I drove by the other day and it looks like it's shuttered :(
There's a sign out front saying there's a new Columbian restaurant coming in its place, I can't recall the name, but it was a male name starting with an S.
This is sad news, though it's not surprising. It was never very busy. Just glad I got to experience the cook's wonderful arepas while they were still around.
Thanks, Kevin, for the reminder. The restaurant is still very much alive. My wife and I went there for lunch today, we live so close to this place, that we finally made it, and met the mom (hostess, waitress, & chef). There was one other table occupied the whole time we were there, 1:30 to 2:45 PM. The following are what we had:
Fresh squeeze, Red Berries and Guanabana ($3 each) – (very good)
Mini empanada (on the house) – beef & potato (excellent)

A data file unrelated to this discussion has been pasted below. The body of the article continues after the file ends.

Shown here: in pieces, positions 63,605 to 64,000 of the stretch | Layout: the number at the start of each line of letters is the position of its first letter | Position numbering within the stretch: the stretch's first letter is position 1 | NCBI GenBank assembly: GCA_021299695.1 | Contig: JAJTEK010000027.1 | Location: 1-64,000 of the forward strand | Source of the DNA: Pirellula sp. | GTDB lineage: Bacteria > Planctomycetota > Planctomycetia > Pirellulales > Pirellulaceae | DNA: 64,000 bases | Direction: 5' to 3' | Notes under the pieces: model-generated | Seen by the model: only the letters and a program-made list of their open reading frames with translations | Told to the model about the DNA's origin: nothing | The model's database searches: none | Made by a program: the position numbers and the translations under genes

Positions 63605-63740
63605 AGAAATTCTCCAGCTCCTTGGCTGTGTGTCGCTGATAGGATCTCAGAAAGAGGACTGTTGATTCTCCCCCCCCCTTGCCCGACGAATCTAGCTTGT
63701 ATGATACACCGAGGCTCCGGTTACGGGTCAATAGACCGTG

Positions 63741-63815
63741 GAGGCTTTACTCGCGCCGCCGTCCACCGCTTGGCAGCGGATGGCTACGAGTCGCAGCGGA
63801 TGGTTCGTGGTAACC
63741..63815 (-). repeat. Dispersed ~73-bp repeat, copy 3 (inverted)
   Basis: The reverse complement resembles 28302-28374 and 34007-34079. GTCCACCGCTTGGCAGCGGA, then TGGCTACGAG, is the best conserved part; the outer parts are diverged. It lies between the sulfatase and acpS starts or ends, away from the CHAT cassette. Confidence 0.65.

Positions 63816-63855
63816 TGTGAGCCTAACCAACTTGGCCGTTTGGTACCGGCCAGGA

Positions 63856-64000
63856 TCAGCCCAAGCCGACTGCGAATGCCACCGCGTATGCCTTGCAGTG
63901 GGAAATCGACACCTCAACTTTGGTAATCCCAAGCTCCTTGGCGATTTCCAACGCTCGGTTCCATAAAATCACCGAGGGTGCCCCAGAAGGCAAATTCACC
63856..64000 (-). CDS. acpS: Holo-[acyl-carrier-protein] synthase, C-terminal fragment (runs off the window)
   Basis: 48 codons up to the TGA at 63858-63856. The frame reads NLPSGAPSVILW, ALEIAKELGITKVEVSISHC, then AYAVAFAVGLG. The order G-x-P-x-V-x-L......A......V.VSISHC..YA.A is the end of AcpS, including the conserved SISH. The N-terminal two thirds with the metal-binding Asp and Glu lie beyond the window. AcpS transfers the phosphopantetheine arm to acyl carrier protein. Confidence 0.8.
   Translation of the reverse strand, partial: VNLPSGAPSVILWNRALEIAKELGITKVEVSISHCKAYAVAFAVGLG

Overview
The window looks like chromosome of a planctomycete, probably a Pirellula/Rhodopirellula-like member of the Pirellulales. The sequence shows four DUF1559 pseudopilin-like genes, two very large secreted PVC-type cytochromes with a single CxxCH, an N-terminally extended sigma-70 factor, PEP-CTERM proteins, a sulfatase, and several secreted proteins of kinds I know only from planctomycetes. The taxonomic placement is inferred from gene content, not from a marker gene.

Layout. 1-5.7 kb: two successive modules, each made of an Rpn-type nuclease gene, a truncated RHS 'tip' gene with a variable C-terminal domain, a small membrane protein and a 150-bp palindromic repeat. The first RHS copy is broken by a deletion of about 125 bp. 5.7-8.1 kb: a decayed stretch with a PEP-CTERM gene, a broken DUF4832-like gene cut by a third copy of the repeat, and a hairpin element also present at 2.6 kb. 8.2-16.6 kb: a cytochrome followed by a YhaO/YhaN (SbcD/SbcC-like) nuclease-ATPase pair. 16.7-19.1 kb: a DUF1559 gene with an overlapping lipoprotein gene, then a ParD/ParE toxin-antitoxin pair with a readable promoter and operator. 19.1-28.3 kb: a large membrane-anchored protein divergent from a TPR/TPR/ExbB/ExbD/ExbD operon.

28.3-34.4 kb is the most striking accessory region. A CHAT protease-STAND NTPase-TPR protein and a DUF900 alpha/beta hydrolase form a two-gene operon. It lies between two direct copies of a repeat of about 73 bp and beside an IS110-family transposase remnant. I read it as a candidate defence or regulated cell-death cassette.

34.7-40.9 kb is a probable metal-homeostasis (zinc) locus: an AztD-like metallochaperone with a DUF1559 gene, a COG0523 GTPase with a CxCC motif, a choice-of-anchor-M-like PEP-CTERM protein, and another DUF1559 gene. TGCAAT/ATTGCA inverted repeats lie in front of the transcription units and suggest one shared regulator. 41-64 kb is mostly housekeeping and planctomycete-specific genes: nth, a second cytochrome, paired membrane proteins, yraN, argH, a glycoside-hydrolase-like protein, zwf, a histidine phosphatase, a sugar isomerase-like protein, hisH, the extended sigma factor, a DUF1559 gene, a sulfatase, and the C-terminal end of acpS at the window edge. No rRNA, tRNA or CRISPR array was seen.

Small bowl of Mondongo ($6) – beef tripe & pork soup serve with rice & ever present arepa (corncake). (excellent)
Bandeja Paisa ($15) – fried pork, beef, Columbian sausage, egg, arepa, avocado, fried plantains, with rice and beans (good, pork not too dry)
Lengua en Salsa de Ciruelas ($14) – beef tongue in prune sauce – serve with rice, salad, arepa, and fried plantains. (very good).
This place is a little pricey as pointed out by C. Thi Nguyen’s LA times article. We wish they get more business, and wondering the price maybe a factor that a lot people avoided trying.
It's only pricey if you have your mind fixated on "Latin American food = cheap food." This place has way higher ingredient quality and prep care - and the prices are commensurate. Dude: she handmakes her arepas every morning from masa she grinds herself every morning. What would you have to pay in LA for the equivalently fresh-made pasta?